The idea has been tried elsewhere. There is licensing across Europe in many different ways. In Finland, for example, there is a sophisticated procedure that really works.

We have heard a lot about polls. Hon. Members will know that the Middle Way Group has consistently improved its rating in the polls on tiny resources: on five-figure investment compared with the seven or eight-figure sums that the larger organisations have invested. The hon. Member for Brigg and Goole (Mr. Cawsey) cited polls. He will know not only that 47 per cent. cite regulation as acceptable, compared with 53 per cent. citing a ban as acceptable—far too close a call to justify a ban—but that 64 per cent. said that it was not an issue that we should be discussing in Parliament.

If our ideas are so weak, why have four directors of the League Against Cruel Sports decided that we have a more acceptable proposal? If our procedures are so weak, why do so many independent arbiters, including two out of three vets, think that there should be something other than a ban in the interests of animal welfare? I bet it is because they understand what a ban means and how limited its achievements would be.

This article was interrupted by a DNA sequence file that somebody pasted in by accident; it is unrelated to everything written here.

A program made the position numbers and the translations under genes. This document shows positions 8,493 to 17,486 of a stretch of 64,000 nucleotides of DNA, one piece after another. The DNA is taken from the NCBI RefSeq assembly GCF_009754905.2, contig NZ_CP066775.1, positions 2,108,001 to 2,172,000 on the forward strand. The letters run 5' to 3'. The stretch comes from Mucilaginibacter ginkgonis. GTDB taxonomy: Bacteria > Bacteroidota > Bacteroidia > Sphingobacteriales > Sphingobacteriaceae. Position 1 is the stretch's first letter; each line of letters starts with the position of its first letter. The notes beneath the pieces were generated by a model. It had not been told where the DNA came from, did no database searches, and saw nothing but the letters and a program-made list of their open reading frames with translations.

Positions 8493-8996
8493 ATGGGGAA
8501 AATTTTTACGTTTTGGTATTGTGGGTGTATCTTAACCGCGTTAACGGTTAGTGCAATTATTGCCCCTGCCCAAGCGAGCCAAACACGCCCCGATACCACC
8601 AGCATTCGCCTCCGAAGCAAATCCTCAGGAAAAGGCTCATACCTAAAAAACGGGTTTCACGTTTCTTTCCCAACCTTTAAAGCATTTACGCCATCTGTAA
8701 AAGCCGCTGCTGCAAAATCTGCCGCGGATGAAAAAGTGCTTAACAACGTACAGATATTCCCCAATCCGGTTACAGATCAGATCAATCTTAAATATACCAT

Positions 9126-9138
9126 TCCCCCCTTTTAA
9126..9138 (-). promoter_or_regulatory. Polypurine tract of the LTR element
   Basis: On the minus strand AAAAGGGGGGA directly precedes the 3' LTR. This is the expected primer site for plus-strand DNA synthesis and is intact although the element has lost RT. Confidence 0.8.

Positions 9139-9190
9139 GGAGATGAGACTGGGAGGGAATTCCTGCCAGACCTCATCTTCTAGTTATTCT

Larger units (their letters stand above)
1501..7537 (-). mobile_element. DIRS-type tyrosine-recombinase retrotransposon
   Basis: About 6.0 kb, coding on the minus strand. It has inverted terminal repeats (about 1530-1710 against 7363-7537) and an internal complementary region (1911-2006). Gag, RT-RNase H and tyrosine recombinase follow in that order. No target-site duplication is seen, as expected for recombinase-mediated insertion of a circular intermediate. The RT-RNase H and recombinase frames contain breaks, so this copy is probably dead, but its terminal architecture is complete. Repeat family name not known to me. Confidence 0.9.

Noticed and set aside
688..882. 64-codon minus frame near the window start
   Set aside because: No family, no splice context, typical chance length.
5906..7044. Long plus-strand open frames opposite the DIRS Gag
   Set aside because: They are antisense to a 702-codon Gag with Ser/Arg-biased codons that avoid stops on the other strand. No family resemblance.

There is a public mood developing—not necessarily a public mood that hon. Members want to hear. It says, "Do we really want to criminalise honest people who genuinely think they are doing the right thing and that they are not imposing cruelty?" The Middle Way Group is looking not for victories but for solutions. Long after the foxhunting debate ends in this Chamber, we will be picking up the pieces of the results in the wider community. We have not been rich, except in our idea, which seems to have gained some resonance.

We do not ask hon. Members to feel a sense of victory or defeat—quite the opposite. We ask hon. Members to think sincerely about our proposals, to accept that,

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whatever they think the flaws of our idea are, we have tried to reach out to people on all sides and improved our proposals on the basis of that.

The Middle Way Group proposals may not be perfect but they are a genuine attempt to move the debate forward. Again, should there be a split decision between this Chamber and the upper House, we hope that hon. Members will do what the Minister said they should do at the beginning: have a constructive and positive dialogue towards a result. If we achieve that, we will have proved that conscience votes are exactly what they say: votes based on commitment and principle, not on personalisation and emotion.

The Middle Way Group stands up to be counted in what it has put forward. I hope that in the months ahead we can achieve something significant, something humane and something that is practical and fair, and that hon. Members will find it in their hearts to think about our proposals and to vote for them in the minutes ahead.

9.42 pm